This Is My Worst Nightmare by Becca Blackwell (photo: Eric McNatt)
In the city, or in any city, streets aren’t just streets, and building aren’t just buildings. There are histories stacked on top of each other, whether they be literal populations and businesses that come and go or more personal, emotional histories. A park or a street corner is going to mean something different to everyone.
For the past few years, Elastic City has striven to crystalize this feeling into something more tangible with its series of free artist-led participatory walks in New York City and beyond. These walks take small groups (usually 12 or less) on fictional, historical, emotional journeys, such as a reenactment of coming-of-age moments that occurred at the height of the West Village’s dyke bar culture, a singalong Annie tour, or renaming and imagining a neighborhood where immigrants are celebrated. Artists like scenic designer Mimi Lien (a winner of the MacArthur “Genius Grant”), performance artist Karen Finley, activist and urbanist Nisan Haymian, among many others, have created and led walks for the series.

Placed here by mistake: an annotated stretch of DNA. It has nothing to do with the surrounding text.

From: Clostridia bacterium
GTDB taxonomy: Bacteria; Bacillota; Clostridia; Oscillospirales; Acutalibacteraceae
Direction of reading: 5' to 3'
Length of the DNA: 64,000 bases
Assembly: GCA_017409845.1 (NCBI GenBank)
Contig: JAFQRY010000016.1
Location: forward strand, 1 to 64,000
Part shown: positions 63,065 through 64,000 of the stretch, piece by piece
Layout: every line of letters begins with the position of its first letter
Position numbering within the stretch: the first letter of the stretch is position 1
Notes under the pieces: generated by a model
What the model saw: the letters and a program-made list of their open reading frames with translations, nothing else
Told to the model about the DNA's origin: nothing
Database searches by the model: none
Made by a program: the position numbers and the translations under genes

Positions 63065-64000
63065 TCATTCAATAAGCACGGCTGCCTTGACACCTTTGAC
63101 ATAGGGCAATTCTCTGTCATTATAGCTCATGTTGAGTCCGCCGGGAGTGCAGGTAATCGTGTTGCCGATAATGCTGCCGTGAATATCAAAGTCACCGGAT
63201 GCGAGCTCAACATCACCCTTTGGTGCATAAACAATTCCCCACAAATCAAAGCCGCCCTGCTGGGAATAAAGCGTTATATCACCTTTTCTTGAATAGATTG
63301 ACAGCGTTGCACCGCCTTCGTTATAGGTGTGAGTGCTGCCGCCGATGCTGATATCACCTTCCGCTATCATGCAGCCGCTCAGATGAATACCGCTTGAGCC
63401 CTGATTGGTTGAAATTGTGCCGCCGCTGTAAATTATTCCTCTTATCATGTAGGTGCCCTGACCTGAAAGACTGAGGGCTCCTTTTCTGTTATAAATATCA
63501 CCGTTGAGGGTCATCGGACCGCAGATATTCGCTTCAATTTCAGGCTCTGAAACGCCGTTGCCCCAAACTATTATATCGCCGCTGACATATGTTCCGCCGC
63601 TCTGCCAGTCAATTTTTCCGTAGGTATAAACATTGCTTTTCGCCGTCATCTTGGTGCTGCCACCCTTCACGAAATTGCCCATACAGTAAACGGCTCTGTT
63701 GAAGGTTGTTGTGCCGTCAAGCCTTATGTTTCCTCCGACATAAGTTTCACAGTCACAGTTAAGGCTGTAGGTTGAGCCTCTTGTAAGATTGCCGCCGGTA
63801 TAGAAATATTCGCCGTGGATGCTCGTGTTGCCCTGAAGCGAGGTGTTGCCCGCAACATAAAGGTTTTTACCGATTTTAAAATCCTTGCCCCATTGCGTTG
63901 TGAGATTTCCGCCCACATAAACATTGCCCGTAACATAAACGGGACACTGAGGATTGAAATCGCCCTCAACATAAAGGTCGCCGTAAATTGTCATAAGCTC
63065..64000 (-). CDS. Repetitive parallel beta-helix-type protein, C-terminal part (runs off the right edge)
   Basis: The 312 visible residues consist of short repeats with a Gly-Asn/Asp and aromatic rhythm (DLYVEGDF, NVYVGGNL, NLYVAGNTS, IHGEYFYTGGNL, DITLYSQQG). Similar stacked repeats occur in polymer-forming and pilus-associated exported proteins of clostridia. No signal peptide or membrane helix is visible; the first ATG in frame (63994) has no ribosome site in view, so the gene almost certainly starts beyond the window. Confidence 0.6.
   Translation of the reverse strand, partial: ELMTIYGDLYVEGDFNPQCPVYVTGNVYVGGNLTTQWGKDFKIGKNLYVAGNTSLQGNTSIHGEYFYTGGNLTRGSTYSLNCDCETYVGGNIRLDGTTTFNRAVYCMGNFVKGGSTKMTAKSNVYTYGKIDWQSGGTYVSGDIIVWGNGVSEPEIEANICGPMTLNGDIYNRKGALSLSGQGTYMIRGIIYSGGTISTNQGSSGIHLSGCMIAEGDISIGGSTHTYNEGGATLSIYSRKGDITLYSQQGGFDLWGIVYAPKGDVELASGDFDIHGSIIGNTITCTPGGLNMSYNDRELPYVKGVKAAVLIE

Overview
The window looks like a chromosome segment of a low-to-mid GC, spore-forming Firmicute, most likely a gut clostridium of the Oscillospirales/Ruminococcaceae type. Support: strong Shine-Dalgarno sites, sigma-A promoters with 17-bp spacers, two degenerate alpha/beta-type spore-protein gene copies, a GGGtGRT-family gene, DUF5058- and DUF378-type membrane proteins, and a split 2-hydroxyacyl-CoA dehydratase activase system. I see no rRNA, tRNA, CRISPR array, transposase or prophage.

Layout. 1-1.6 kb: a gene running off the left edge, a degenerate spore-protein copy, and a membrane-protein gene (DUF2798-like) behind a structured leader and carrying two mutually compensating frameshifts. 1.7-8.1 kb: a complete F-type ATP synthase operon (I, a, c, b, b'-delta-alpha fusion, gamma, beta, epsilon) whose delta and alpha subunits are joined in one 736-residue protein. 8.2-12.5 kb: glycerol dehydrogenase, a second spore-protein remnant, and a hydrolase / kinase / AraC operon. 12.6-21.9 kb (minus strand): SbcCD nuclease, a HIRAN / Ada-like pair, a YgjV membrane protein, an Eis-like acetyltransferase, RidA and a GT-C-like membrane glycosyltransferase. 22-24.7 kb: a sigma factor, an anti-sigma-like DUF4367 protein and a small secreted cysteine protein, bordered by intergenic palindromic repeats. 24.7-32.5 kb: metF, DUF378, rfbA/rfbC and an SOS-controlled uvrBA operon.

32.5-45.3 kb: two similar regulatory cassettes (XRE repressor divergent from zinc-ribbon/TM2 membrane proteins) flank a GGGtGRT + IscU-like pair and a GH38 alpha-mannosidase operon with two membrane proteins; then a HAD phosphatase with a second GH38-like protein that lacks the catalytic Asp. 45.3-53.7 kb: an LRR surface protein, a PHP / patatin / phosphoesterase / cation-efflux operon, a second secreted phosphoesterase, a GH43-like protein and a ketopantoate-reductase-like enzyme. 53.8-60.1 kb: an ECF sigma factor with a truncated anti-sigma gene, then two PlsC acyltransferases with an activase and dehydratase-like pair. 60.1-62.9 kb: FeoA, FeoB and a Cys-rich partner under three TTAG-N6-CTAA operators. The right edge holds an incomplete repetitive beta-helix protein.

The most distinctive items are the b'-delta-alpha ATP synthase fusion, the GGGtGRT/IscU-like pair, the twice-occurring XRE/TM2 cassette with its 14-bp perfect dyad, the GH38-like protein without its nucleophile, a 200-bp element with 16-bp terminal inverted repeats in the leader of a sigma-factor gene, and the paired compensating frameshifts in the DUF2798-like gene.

Today, Elastic City will wrap up their walk series for good. I chatted with Elastic City founder Todd Shalom and his longtime collaborator (and Elastic City’s Associate Artistic Director) Niegel Smith in the time they had in between conducting walks. Today, for the last several times, they’ll lead the walk they’ve created together that will serve as a finale for the series. It’s called, fittingly, The Last Walk, and takes place in Prospect Park, beginning at Grand Army Plaza.
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